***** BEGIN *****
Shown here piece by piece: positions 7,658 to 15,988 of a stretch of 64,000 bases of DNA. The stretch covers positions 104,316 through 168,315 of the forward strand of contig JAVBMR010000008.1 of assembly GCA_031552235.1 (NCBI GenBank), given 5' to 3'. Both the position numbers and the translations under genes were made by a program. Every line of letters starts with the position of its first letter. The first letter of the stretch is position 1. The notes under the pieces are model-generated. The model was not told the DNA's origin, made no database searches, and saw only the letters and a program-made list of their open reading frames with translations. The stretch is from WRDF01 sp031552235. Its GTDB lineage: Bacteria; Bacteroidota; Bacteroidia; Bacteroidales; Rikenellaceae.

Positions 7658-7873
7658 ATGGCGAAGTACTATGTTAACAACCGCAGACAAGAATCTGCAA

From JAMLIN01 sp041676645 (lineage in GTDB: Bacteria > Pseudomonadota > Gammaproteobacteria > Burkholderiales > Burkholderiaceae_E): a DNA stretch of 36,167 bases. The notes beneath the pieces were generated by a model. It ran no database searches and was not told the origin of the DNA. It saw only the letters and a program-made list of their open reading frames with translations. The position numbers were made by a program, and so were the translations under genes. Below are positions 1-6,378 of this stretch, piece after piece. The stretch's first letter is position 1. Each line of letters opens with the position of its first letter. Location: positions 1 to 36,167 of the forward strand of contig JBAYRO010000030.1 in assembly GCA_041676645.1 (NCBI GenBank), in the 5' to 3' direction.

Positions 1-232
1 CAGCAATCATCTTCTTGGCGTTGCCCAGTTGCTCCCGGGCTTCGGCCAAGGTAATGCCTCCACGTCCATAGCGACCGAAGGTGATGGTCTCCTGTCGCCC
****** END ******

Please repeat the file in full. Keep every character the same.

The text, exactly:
Shown here piece by piece: positions 7,658 to 15,988 of a stretch of 64,000 bases of DNA. The stretch covers positions 104,316 through 168,315 of the forward strand of contig JAVBMR010000008.1 of assembly GCA_031552235.1 (NCBI GenBank), given 5' to 3'. Both the position numbers and the translations under genes were made by a program. Every line of letters starts with the position of its first letter. The first letter of the stretch is position 1. The notes under the pieces are model-generated. The model was not told the DNA's origin, made no database searches, and saw only the letters and a program-made list of their open reading frames with translations. The stretch is from WRDF01 sp031552235. Its GTDB lineage: Bacteria; Bacteroidota; Bacteroidia; Bacteroidales; Rikenellaceae.

Positions 7658-7873
7658 ATGGCGAAGTACTATGTTAACAACCGCAGACAAGAATCTGCAA

From JAMLIN01 sp041676645 (lineage in GTDB: Bacteria > Pseudomonadota > Gammaproteobacteria > Burkholderiales > Burkholderiaceae_E): a DNA stretch of 36,167 bases. The notes beneath the pieces were generated by a model. It ran no database searches and was not told the origin of the DNA. It saw only the letters and a program-made list of their open reading frames with translations. The position numbers were made by a program, and so were the translations under genes. Below are positions 1-6,378 of this stretch, piece after piece. The stretch's first letter is position 1. Each line of letters opens with the position of its first letter. Location: positions 1 to 36,167 of the forward strand of contig JBAYRO010000030.1 in assembly GCA_041676645.1 (NCBI GenBank), in the 5' to 3' direction.

Positions 1-232
1 CAGCAATCATCTTCTTGGCGTTGCCCAGTTGCTCCCGGGCTTCGGCCAAGGTAATGCCTCCACGTCCATAGCGACCGAAGGTGATGGTCTCCTGTCGCCC